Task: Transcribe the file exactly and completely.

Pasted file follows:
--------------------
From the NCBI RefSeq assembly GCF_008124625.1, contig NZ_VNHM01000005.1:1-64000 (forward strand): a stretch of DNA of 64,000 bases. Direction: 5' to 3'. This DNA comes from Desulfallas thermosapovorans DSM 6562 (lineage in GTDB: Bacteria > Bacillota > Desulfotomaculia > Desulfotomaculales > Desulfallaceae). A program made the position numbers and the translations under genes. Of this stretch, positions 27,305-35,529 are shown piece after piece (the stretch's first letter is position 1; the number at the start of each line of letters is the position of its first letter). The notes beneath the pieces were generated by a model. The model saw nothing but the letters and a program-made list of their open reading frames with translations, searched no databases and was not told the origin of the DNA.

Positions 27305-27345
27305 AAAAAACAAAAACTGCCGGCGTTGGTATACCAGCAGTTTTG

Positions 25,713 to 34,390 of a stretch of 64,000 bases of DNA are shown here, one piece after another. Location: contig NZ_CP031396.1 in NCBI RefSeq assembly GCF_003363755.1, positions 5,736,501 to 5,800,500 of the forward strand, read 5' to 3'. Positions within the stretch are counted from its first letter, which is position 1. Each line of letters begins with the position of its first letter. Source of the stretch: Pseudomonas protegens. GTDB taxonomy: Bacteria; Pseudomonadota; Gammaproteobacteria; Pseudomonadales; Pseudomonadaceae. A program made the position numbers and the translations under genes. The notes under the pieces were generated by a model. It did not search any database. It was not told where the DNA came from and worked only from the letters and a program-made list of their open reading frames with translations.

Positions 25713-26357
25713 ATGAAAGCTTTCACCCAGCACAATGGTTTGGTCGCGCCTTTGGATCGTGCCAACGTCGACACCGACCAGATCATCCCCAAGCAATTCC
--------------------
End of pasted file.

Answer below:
From the NCBI RefSeq assembly GCF_008124625.1, contig NZ_VNHM01000005.1:1-64000 (forward strand): a stretch of DNA of 64,000 bases. Direction: 5' to 3'. This DNA comes from Desulfallas thermosapovorans DSM 6562 (lineage in GTDB: Bacteria > Bacillota > Desulfotomaculia > Desulfotomaculales > Desulfallaceae). A program made the position numbers and the translations under genes. Of this stretch, positions 27,305-35,529 are shown piece after piece (the stretch's first letter is position 1; the number at the start of each line of letters is the position of its first letter). The notes beneath the pieces were generated by a model. The model saw nothing but the letters and a program-made list of their open reading frames with translations, searched no databases and was not told the origin of the DNA.

Positions 27305-27345
27305 AAAAAACAAAAACTGCCGGCGTTGGTATACCAGCAGTTTTG

Positions 25,713 to 34,390 of a stretch of 64,000 bases of DNA are shown here, one piece after another. Location: contig NZ_CP031396.1 in NCBI RefSeq assembly GCF_003363755.1, positions 5,736,501 to 5,800,500 of the forward strand, read 5' to 3'. Positions within the stretch are counted from its first letter, which is position 1. Each line of letters begins with the position of its first letter. Source of the stretch: Pseudomonas protegens. GTDB taxonomy: Bacteria; Pseudomonadota; Gammaproteobacteria; Pseudomonadales; Pseudomonadaceae. A program made the position numbers and the translations under genes. The notes under the pieces were generated by a model. It did not search any database. It was not told where the DNA came from and worked only from the letters and a program-made list of their open reading frames with translations.

Positions 25713-26357
25713 ATGAAAGCTTTCACCCAGCACAATGGTTTGGTCGCGCCTTTGGATCGTGCCAACGTCGACACCGACCAGATCATCCCCAAGCAATTCC